Our Bluegrass State tale begins with a bill that Kentucky legislators passed last year. The legislation ordered the state treasurer to keep a list of financial firms that “have engaged in energy company boycotts.” If those firms don’t respond appropriately to warnings, state governmental entities can, in most instances, no longer own the firms’ securities. Moreover, state entities can’t do business with those financial firms in most instances, either.
The banks were wary enough about all of this. But then, seemingly out of nowhere, Daniel Cameron, the state attorney general, got involved.
In October, he issued subpoenas and civil investigative demands. He targeted Bank of America, Citigroup, Goldman Sachs, JPMorgan Chase, Morgan Stanley and Wells Fargo. His office announced that it planned to examine “documents relating to the companies’ involvement with the United Nations’ Net-Zero Banking Alliance.” The information requested, the office said, “centers on suspected financial discrimination against companies that do not align with the United Nations’ ‘net-zero’ climate agenda.”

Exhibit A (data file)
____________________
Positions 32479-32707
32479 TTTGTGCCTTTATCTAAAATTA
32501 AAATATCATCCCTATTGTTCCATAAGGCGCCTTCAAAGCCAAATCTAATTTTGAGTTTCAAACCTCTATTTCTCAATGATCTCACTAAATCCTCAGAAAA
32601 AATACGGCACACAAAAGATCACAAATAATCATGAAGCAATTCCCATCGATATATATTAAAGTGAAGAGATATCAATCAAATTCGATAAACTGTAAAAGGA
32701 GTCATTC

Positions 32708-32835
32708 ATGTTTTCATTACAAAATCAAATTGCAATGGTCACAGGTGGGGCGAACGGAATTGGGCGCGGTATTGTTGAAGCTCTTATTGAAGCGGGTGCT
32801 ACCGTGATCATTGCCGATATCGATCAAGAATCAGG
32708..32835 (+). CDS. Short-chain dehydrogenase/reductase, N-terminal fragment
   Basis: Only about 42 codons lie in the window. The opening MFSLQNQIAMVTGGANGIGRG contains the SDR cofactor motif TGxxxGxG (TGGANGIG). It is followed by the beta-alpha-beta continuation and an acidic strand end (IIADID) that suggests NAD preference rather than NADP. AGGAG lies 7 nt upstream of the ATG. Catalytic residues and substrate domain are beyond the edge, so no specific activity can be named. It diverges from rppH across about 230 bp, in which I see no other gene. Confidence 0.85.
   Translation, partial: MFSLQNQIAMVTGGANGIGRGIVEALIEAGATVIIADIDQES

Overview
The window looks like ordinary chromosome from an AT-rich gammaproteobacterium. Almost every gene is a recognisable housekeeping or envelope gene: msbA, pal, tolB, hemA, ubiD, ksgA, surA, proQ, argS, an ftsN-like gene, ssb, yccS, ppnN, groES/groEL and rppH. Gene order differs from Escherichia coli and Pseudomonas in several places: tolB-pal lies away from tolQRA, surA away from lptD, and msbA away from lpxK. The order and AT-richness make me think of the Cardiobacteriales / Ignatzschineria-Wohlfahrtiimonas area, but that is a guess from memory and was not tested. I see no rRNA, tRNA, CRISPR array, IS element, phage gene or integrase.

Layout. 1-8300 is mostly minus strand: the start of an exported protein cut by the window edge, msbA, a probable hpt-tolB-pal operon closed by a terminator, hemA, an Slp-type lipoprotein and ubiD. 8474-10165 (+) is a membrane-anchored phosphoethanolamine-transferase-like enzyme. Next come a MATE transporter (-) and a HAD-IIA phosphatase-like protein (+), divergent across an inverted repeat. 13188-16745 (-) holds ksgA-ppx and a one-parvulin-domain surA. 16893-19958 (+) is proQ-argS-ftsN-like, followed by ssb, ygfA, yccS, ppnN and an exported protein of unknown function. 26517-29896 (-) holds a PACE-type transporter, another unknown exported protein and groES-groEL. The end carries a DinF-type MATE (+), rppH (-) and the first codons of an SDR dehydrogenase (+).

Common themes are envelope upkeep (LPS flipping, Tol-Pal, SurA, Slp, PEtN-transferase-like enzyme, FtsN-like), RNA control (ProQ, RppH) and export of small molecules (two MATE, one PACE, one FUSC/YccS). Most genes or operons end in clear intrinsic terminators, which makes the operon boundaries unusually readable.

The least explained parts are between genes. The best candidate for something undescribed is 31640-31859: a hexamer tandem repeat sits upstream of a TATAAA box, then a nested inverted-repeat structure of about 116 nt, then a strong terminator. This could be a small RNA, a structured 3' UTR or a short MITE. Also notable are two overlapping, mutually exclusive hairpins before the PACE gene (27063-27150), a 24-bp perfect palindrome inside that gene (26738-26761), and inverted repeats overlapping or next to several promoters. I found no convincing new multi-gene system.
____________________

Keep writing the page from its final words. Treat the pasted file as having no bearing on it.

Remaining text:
In response, the Kentucky Bankers Association sued, calling the attorney general’s 24 demands for information and 20 separate demands for documents an “amazing” overreach.
In effect, according to the bankers’ legal filing, the demands were “creating an ongoing state surveillance system.” The bankers further claimed that the attorney general was violating their right to free speech and freedom to associate. …
The Kentucky bill does contain a loophole. The legislators, knowing that they shouldn’t force state employees to violate their duty to act in the best interest of constituents, gave those employees a kind of waiver. And on Feb. 13, Betty Pendergrass of the County Employees Retirement System sent the state treasurer, Allison Ball, a matter-of-fact note letting her know that she’d be exercising that fiduciary duty.
Does Ms. Ball sue Ms. Pendergrass now?